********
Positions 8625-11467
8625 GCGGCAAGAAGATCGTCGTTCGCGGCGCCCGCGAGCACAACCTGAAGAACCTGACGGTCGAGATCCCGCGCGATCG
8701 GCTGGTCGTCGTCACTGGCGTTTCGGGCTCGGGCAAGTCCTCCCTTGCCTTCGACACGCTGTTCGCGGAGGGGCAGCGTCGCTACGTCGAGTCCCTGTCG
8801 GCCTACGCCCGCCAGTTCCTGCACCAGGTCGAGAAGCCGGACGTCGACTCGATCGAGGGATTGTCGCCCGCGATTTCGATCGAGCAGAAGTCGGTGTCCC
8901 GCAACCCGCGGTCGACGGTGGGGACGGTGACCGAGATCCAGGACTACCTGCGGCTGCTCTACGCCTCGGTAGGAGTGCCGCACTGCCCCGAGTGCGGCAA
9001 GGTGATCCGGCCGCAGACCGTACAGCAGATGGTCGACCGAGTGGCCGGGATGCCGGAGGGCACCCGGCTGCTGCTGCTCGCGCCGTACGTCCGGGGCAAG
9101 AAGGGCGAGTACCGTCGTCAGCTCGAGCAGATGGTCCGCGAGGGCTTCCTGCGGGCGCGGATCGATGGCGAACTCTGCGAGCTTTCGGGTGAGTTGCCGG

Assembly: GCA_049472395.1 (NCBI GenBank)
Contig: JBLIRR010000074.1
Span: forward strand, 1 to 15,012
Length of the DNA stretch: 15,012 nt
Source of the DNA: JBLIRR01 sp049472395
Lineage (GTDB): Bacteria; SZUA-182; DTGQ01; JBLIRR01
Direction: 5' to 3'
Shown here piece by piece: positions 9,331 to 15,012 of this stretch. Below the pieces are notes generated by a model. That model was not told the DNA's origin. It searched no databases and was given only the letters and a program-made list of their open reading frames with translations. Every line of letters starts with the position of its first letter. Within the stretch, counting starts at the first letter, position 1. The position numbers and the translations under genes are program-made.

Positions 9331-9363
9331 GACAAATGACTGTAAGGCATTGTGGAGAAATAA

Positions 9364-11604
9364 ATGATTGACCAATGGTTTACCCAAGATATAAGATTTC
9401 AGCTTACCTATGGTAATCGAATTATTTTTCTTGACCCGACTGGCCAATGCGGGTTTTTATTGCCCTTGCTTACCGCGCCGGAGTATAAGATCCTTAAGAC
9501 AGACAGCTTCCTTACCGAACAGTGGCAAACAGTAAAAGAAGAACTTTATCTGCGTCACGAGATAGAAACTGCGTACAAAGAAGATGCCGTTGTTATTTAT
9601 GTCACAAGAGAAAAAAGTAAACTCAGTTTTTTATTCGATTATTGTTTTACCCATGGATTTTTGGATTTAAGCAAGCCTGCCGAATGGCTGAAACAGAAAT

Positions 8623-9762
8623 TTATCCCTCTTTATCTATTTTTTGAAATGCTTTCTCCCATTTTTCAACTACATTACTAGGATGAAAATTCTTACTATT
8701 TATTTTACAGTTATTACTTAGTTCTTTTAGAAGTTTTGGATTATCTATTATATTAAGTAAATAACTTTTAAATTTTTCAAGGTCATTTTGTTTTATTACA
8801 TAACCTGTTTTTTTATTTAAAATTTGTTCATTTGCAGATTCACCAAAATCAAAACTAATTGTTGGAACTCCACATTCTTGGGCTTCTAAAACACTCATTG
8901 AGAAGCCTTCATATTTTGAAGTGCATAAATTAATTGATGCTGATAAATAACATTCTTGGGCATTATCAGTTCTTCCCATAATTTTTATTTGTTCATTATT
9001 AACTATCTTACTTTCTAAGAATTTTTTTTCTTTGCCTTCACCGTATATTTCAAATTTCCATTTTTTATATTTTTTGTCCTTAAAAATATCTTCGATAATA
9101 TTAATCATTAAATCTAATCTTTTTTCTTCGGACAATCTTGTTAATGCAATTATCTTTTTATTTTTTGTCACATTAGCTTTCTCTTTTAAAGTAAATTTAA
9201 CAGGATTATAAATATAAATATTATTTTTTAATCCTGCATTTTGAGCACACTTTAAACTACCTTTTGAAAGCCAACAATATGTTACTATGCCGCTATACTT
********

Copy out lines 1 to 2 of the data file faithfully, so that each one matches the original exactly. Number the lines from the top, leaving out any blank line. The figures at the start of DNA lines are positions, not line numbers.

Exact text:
Positions 8625-11467
8625 GCGGCAAGAAGATCGTCGTTCGCGGCGCCCGCGAGCACAACCTGAAGAACCTGACGGTCGAGATCCCGCGCGATCG